Who’s On First?

Plans for a Ceremony

In a trip to visit the National Baseball Library at Cooperstown in 1994 I delivered Seymour’s ashes to Tom Heitz, then the Library’s Director, in the hope that he could arrange for interment in Cooperstown. Tom planned a ceremony to take place during the annual Cooperstown Symposium on American Culture, which attracts about a hundred scholars each year to the Otesaga, a beautiful resort hotel on Lake Otsego in the heart of Cooperstown.

In a letter to the Doubleday Field Committee of the Village of Cooperstown, Tom explained that Seymour was baseball’s first academic historian and that his books “are scholarly landmarks.” He added that scholars attending the Symposium “are the academic children, so to speak, of Dr. Seymour’s breakthrough work.”

When the village fathers assented to his plan, Tom arranged with Dr. Alvin Hall, Symposium organizer, for a twilight ceremony at Doubleday Field. I furnished quotations from Seymour’s books for those who wanted to read selections, and I furnished background information for Tom, who prepared a eulogy.

The Tribute

The group gathered in the stands on a soft June evening. After Tom Heitz spoke, Dr. Hall read a humorous selection from Seymour’s article on what it was like to be batboy for the Brooklyn Dodgers in the 1920s under Manager Wilbert Robinson’s “colorful incompetents.”

Dr. Richard Gaughran, Professor of English at James Madison University, read a few paragraph’s from Baseball: The Early Years (1960) revealing the major league owners’ unsuccessful attempt in the 1880s to agree on limiting player salaries-a topic highly applicable to contemporary events in major-league baseball.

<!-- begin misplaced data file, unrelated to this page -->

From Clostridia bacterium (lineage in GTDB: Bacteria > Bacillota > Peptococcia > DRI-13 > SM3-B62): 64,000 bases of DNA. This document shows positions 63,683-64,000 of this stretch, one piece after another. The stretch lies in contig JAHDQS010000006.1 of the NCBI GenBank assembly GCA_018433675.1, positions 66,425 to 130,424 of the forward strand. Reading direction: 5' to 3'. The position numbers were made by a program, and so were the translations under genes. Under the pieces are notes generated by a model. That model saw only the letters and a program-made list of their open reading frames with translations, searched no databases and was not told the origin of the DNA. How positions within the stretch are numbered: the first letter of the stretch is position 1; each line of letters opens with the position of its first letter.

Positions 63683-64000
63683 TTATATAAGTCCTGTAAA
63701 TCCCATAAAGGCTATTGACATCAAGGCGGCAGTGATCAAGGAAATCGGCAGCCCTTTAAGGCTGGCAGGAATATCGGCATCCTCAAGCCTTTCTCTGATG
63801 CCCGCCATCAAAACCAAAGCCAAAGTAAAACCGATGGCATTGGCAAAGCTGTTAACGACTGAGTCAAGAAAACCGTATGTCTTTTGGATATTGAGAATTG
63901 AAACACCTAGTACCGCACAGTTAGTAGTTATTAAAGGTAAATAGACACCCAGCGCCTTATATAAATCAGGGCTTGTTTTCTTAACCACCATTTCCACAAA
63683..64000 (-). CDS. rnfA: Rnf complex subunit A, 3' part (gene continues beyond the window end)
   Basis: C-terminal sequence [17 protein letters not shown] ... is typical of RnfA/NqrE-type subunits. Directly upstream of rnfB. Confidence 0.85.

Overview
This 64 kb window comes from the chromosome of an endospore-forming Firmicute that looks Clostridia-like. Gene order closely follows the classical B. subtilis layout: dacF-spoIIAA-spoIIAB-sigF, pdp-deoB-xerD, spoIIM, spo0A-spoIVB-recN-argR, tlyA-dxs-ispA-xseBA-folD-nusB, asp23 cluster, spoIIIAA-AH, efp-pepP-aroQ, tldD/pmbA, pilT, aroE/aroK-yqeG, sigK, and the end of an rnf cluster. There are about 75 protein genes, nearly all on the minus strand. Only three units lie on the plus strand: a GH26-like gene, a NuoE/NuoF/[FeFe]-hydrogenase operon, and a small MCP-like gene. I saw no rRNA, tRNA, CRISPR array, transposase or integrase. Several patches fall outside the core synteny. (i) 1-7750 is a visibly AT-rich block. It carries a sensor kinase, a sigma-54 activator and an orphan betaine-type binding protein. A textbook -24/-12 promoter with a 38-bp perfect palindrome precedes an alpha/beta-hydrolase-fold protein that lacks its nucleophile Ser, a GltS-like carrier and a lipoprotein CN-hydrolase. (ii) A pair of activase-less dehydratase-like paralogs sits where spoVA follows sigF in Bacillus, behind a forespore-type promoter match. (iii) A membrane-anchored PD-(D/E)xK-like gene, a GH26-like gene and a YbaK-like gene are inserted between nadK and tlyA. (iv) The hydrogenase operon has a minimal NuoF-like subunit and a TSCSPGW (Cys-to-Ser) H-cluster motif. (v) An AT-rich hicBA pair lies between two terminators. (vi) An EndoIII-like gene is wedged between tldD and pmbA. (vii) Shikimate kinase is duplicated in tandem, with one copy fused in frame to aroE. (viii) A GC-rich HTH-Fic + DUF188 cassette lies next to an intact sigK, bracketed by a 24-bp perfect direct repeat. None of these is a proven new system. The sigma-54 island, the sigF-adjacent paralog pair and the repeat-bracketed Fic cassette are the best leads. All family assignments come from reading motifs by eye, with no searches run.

Dr. Thomas Altherr, Professor of American Studies at Metropolitan State College in Colorado, read a selection from Baseball: The Golden Age (1971) about players of an earlier era who contracted what were known as “the social diseases” and how newspapers generally reported them as suffering from “malaria.”

Dr. Linda Mapes of Broome Community College, Binghammton, New York, read a selection from Baseball: The People’s Game (1990) based on an interview given to me in the late 1980s by an elderly woman recalling her high-school baseball adventures in the early 1900s and the way her team overcame the objections of the school administration to the girls’ play.

Distribution of Ashes

Dorothy at Doubleday Field.

I responded briefly to these presentations, and then many members of the audience trooped onto the field with flashlights to watch Chris Jennison, a friend who is a baseball writer and editor, spread Seymour’s ashes around first base. It seemed appropriate that Dr. Hall should ask us to sing “Take Me Out to the Ball Game.” Then Hall commented that he had often heard the Abbot and Costello routine generally called “Who’s On First?” and now, said Dr. Hall, he KNEW who was on first! We left the park smiling.

Along with Symposium participants, interested Cooperstown residents, and long-time friends of Dr. Seymour, an observer at the ceremony was Dr. George Grella, Professor of English at the University of Rochester, who has published extensively on baseball. Dr. Grella wrote, for The National Pastime, an article interpreting the experience for us all.